Gaming | Film | TV
Gaming | Film | TV

What to expect from US TV 2013-14

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Breaking Bad won’t be around forever.

However objectionable it may be to say, US television is somewhere in the middle of a Golden Age. Everyone says so, from Kevin Spacey to CNN. Consequently, whatever is happening on America’s small screen has a greater-than-usual bearing on TV this side of the Atlantic. More than ever before, we in the UK count on quality US imports. Breaking Bad, for instance, is the closest thing to water cooler television since the tragic end of the water cooler.

So, as primetime in America wakes from its summer slumber in the coming fortnight, it’s worth casting a glance overseas to be in the TV-know. Here’s what to expect:

 

TV’s own Game of Thrones

This latest battle for supremacy in modern American television promises to be every bit as bloody as a wedding in Westeros. With both Breaking Bad and Mad Men, AMC’s giants of prestige television, ending their runs this season, the stage has been set for rival TV institutions to fight for a place beside HBO in the fast-coming future of the small screen. In one corner is AMC, which, having lost its most acclaimed properties, looks like it may be left behind. The quality of its 2014 slate will determine much about the channel’s future – there’s a Breaking Bad spinoff, and two period pieces of some promise. It faces a challenge from Showtime, once home to Dexter, now relying on Ray Donovon, Homeland and the new Michael Sheen series Masters of Sex. And then there’s Netflix; its shows, House of Cards and Orange is the New Black, have been well received, but the real appeal is its progressive business model. We’ll soon know who will prevail – winter is coming.

 

Sitcom’s changing face

It’s been eight long years since a fresh-faced Ted Mosby, typically insufferable, declared his intention to meet the mother of his children, and this year it will finally happen. We’ve already met the mother (and she looks a lot like Lily), but we may have to wait that little bit longer as this popular sitcom wrings the last laughs out of its once exemplary cast of characters. As this comedy, a banner series for E4, comes to its end, another US sitcom will surely come to the fore. Hello Community! Previously of channels VIVA and Sony, this clever comedy is now set to air on Comedy Central. Expect it to succeed, and perhaps garner international buzz for this season’s return of creator Dan Harmon.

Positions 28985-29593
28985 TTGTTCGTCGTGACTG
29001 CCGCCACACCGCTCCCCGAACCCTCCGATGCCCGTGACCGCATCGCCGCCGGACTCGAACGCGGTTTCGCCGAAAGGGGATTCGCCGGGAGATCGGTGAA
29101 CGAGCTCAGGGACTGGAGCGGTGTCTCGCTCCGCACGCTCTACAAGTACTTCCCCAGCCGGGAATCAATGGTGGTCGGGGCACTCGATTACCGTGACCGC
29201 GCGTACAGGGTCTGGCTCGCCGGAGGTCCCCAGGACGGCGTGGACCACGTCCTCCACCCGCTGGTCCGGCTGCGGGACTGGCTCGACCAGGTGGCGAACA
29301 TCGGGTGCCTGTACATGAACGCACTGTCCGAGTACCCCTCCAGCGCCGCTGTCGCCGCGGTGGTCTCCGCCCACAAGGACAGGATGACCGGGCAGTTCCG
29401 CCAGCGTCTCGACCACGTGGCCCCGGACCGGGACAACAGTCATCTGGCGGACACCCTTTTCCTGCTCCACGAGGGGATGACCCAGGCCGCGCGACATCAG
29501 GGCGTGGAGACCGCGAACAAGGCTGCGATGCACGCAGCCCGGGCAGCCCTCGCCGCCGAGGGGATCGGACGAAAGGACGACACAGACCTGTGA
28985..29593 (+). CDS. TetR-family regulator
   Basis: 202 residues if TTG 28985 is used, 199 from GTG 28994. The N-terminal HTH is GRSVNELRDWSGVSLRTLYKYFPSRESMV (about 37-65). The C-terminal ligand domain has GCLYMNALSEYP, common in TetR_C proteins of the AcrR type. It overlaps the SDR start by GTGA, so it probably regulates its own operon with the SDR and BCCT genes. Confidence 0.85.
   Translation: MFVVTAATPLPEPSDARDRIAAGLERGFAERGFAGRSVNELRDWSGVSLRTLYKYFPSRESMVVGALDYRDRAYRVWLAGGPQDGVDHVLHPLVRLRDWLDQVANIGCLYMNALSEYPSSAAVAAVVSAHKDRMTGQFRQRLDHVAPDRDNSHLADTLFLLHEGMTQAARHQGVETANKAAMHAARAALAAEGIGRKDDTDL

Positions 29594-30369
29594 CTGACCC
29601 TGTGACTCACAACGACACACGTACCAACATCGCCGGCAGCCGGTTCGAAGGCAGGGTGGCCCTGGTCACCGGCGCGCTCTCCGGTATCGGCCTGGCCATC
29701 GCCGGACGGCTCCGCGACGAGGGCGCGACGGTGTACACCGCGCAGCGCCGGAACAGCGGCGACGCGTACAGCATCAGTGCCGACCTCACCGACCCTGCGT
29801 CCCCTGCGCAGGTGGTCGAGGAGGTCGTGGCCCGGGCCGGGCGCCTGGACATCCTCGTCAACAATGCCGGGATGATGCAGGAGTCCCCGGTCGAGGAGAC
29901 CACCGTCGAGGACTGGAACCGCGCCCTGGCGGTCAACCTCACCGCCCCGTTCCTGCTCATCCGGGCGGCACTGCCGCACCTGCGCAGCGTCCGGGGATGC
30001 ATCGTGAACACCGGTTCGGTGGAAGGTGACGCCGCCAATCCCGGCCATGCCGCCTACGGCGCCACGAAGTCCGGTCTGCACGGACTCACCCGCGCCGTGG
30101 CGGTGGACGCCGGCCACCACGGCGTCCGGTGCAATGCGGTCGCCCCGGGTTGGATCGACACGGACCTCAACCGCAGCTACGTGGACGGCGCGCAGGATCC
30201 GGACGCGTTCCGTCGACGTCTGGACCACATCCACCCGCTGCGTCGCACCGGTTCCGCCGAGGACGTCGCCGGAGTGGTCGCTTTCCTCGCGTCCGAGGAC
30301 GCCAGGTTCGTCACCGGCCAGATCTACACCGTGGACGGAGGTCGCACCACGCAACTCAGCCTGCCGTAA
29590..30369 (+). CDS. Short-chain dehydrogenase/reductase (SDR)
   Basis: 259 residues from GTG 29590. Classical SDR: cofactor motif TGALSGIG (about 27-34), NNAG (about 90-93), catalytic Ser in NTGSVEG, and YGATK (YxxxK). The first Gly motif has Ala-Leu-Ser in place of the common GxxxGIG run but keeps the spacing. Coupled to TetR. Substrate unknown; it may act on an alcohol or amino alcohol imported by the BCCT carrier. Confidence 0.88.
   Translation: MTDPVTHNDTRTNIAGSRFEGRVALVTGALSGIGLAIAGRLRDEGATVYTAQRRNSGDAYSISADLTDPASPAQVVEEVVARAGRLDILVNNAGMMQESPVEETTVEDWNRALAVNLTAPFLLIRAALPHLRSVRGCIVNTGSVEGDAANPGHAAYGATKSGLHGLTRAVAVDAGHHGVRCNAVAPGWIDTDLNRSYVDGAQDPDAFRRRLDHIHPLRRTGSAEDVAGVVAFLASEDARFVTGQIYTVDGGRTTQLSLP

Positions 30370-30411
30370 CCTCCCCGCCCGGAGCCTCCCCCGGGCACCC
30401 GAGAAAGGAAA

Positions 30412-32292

Return of the kings

It’ll be interesting to see how champions of television past will fare in this new age. In the 1980s and 90s, Michael J Fox was the cat’s pyjamas, starring in Family Ties, Spin City and many hit movies. After years spent treating the onset of Parkinson’s disease, Fox returns to television with The Michael J. Fox Show on NBC. His personality has endured, but he may find today’s television to be a rather less forgiving beast: the major networks are in decline, and rather more creatively-constrained by what’s showing on cable and beyond. This is a lesson that Joss Whedon, a TV visionary from the turn of the century, has learned a few times over. The question is whether he can make ABC’s Agents of SHIELD more popular than Dollhouse and his beloved Firefly.

 

Everybody loves Fallon

It won’t mean all that much to UK audiences, but Jay Leno is stepping down from The Tonight Show in 2014 (this time for real). Replacing him is Jimmy Fallon, an enthusiastic comedian formerly of Saturday Night Live. NBC is big on Fallon in a way they never were with Conan, because they’re counting on his internet savvy. Fallon, whose high concept goofs are a hit internationally, is tasked with enlivening the US talk show, bringing in a new generation of viewers. And he’s been doing a pretty great job, bringing in The Roots as his house band and engaging with his guests in a way unlike his competitors.

 

More cartoons please

One thing that you should expect of television yet-to-be is the continued absence of animation in primetime. And this is just a bit despicable. In the last few years, there have been very few cartoons that have survived the trigger-happy networks and cable channels. Yes, there’s Bob’s Burgers on Fox and Archer on FX, but beyond the ever-worse shows of Seth MacFarlane, there’s been nothing since the 90s. Why can’t primetime conjure a bit of that Pixar magic and give us the crossover cartoon we all want?

 

Featured image: Netflix

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